With an ever-increasing transition from in-person learning to online platforms, 2U (NASDAQ: TWOU) has positioned itself as a leading e-learning platform provider. Its cloud-based SaaS offering covers everything from the platform itself to the design of courses and infrastructural support.
The bull case for 2U
2U took advantage of universities having to close their doors due to COVID-19. The company is diversifying its revenue streams somewhat in recent years, with its Degree Program accounting for 63% of revenue last year, catering to graduate and undergraduate online degrees.
The remaining 37% of revenue is attributable to the Alternative Credential segment. This provides technical certifications for numerous subjects, including digital marketing, cybersecurity, and coding. The goal of the Alternative Credential offering is to reduce 2U’s dependency on costly partnerships with universities.
Typical program development with a university could cost as much as $10 million, with revenue often taking up to 12 months to receive. Therefore, it has focused on developing more short-term offerings, while lowering the costs and number of high-end programs it is building.
The company’s revenue grew by 35% year-on-year in 2020 to $774.5 million. It also experienced strong growth pre-pandemic, with a 40% increase in 2019 and a 44% jump in 2018. Further growth of 17% to 22% is expected in 2021. 2U has also built up an impressive collection of high-profile university partners, including the London School of Economics, Harvard University, and the Stanford Center for Health Education. This social proof is very useful when trying to attract universities and students alike.
The bear case for 2U
Despite the consistent increases in revenue, 2U still recorded a net loss of $216.5 million last year while it also expects a net loss of between $165 million and $185 million in 2021. These losses will concern investors and are due largely to the high marketing spend needed to acquire new business.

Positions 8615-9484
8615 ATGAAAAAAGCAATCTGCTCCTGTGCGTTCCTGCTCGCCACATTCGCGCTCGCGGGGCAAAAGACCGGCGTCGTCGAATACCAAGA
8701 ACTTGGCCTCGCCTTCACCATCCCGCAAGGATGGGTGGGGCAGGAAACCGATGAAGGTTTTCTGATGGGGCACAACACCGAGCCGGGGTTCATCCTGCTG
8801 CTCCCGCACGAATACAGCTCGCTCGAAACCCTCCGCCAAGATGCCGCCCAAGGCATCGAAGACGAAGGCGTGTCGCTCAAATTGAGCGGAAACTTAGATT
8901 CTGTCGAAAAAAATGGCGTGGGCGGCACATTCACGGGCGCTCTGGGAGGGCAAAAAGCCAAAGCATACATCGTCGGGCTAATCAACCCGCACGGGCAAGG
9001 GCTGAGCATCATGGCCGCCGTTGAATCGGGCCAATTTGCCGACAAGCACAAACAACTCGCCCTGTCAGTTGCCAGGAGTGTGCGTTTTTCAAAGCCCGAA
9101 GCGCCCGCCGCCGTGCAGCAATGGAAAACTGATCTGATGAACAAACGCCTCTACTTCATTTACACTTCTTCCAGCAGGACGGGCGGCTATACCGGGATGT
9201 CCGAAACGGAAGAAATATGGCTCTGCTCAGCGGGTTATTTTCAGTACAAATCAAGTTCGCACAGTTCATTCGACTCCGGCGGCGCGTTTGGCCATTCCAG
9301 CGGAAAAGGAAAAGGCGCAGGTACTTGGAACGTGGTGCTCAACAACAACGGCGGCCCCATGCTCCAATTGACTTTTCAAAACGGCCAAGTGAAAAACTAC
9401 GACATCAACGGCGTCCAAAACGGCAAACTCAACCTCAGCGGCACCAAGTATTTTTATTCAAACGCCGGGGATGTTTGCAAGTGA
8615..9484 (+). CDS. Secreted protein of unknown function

While 2U has managed to build up an impressive collection of partner universities, these deals are not exclusive. There are numerous competitors active in this space, which can potentially cause problems down the line. There has also been a steep decline in enrolment numbers in universities on the back of the pandemic. Based on preliminary figures, there was a 2.5% (about 400,000 people) net decrease in U.S. university enrolments in 2020, double 2019’s figures.
People have been rallying against the high cost of third-level education in the U.S. for some time, therefore, a continuing trend in this direction would have a negative impact on 2U’s business.
So, should I buy 2U stock?
2U’s stock price has increased by over 70% since March 2020. While it has posted consistently strong revenue growth in recent years, it is still operating at a big net loss. While 2U appears to have a very polished offering and is attempting to become less reliant on high-cost university programs, it is still heavily dependent on the success of its partners.
If enrolment numbers continue to fall and/or universities start cutting the prices of their programs, this will lead to negative knock-on consequences for 2U. With so much uncertainty, it is probably best to take a wait-and-see approach with 2U.
How many university partners does 2u have?
It has more than 75 different university partners.
Who is the CEO of 2U?
Christopher “Chip” Paucek is the CEO and co-founder of 2U.
Is 2U profitable?
2U is not profitable, with the company’s net loss for 2020 being $216.5 million.
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Contributing Writer at MyWallSt
Andrew is a contributing writer to MyWallSt. He is a full-time finance writer, having spent time working in the industry. He studied Economics and Finance and has been fascinated with the financial markets since his teens. The first stock that Andrew bought was Apple, reflecting his love for its products.